Exam grade gloves provide more barrier resistance to pathogens than non-exam grade gloves, to help minimize the possibility of contamination. The FDA regulates manufacturing of exam/medical grade gloves and inspects facilities and samples shipments.
- • Synthetic polymer.
- • Excellence resistance to chemicals.
- • Approximately 3 times the puncture resistance of latex or vinyl.
- • Available in blue or black.
- • Darker colors hide stains.
- • Natural rubber. Provides optimal barrier against biological contaminants.
- • Best stretch and flexing ability for added comfort and sensitivity.
- • Less than 1% of users may experience serious allergic reactions.
- • Excellent replacement for nitrile
- • Typically white in color.
- • Thin synthetic thermoplastic polymer.
- • Less expensive than latex and nitrile.
- • Often used in non-medical applications.
- • Typically semi-transparent.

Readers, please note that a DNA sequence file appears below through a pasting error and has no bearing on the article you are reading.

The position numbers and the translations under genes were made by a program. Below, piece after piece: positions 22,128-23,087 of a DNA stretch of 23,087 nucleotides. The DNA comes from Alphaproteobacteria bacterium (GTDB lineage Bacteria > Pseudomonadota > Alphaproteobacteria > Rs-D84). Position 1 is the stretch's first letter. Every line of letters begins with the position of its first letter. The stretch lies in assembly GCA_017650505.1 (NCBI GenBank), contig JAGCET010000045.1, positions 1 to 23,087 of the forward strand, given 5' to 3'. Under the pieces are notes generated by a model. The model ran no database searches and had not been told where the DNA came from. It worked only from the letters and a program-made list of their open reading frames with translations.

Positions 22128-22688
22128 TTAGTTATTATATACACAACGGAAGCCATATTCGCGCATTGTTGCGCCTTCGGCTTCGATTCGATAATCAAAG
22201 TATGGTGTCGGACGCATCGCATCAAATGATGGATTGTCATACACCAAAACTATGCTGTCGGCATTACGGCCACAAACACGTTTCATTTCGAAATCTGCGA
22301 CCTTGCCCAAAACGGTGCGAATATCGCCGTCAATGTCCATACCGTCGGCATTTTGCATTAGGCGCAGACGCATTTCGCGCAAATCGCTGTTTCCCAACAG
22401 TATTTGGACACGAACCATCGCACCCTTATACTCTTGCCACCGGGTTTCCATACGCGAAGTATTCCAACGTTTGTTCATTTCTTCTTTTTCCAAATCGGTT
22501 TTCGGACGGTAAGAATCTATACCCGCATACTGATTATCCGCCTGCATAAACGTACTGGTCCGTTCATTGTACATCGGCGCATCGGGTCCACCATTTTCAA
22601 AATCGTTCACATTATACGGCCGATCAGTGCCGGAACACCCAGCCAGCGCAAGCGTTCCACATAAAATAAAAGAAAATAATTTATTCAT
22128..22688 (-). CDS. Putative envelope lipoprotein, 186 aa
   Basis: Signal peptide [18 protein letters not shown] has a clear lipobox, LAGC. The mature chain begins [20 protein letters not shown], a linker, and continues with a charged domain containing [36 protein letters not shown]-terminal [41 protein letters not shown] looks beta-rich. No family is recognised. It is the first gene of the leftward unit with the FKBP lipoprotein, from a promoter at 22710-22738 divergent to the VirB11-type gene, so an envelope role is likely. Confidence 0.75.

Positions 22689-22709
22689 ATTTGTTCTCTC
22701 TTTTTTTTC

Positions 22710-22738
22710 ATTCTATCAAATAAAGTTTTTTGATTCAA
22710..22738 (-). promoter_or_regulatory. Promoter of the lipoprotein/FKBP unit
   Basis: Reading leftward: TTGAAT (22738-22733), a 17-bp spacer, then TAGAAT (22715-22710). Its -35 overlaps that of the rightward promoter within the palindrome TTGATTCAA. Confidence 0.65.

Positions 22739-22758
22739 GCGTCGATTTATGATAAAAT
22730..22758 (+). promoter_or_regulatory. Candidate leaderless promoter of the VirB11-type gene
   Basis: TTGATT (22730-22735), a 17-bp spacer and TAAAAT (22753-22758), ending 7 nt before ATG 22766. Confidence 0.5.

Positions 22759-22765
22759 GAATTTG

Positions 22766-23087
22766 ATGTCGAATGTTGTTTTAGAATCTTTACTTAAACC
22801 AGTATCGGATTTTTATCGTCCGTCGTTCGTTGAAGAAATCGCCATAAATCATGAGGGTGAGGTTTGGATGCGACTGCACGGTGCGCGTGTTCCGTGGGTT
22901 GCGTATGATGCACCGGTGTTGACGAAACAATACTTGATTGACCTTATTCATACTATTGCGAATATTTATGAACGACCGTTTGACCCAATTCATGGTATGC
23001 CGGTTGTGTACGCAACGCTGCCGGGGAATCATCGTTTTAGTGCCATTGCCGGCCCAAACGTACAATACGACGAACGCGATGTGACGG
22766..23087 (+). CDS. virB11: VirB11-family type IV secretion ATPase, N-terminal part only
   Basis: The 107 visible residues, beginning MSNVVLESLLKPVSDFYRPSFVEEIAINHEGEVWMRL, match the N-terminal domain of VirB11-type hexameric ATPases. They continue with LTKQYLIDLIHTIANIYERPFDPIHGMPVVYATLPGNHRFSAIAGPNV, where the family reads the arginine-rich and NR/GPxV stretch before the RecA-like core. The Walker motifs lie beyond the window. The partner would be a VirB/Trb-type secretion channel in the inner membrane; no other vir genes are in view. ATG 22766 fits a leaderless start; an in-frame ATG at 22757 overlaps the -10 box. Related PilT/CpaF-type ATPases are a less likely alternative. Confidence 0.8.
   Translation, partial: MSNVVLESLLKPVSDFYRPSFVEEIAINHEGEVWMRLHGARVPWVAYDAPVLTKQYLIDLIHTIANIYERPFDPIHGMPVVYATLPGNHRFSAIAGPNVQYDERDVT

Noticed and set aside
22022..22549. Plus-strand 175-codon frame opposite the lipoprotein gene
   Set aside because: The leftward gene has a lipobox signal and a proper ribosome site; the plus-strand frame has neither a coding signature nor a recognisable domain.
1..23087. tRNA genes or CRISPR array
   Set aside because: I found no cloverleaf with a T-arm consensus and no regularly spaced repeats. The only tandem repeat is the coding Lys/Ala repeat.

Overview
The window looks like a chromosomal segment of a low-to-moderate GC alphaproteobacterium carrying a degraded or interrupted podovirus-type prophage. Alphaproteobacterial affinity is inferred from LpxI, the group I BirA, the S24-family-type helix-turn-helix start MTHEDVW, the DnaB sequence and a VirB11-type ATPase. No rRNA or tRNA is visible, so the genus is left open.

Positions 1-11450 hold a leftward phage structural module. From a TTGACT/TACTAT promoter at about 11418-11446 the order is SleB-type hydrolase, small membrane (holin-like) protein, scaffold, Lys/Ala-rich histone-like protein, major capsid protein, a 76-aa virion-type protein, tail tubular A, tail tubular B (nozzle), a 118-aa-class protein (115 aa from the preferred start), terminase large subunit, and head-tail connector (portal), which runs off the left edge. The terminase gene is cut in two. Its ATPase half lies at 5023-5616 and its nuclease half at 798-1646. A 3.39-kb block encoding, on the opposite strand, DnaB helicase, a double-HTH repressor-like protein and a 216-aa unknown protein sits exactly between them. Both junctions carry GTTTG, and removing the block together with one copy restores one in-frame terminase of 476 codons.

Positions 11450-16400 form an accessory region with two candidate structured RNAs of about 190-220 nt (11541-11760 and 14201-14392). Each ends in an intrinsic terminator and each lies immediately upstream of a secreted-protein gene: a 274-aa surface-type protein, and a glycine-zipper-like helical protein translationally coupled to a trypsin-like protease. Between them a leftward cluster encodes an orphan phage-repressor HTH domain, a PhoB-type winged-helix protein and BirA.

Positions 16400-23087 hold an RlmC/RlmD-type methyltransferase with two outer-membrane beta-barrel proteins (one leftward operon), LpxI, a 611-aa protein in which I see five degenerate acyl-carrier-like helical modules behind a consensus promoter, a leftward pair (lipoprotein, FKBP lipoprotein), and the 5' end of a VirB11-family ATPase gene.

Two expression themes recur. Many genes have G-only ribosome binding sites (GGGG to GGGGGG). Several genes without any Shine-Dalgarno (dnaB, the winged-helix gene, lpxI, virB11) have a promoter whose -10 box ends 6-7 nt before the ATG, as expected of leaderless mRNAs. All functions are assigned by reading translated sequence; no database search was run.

- • Synthetic.
- • Least expensive option.
- • Typically used in food service applications.
- • Usually transparent.
Glove Box Holders
Box holders to keep gloves within reach.
Proper glove disposal helps ensure that no pathogens from soiled gloves contact hands.
1. With both hands gloved, peel one glove off from top to bottom and hold in the gloved hand
2. With the exposed hand, peel the second glove from the inside, tucking the first glove inside the second
3. Dispose of the entire bundle promptly
4. Remove gloves when they become contaminated, damaged, or before leaving the work area
5. Wash hands thoroughly
Proper fitting of gloves is important
• Gloves that are too large may be uncomfortable, hard to use and can be hazardous.
• Gloves that are too small may be binding and cause hand fatigue.
|Glove Size||Extra Small||Small||Medium||Large||Extra Large|
Together We Can Solve Your Reopening Challenges.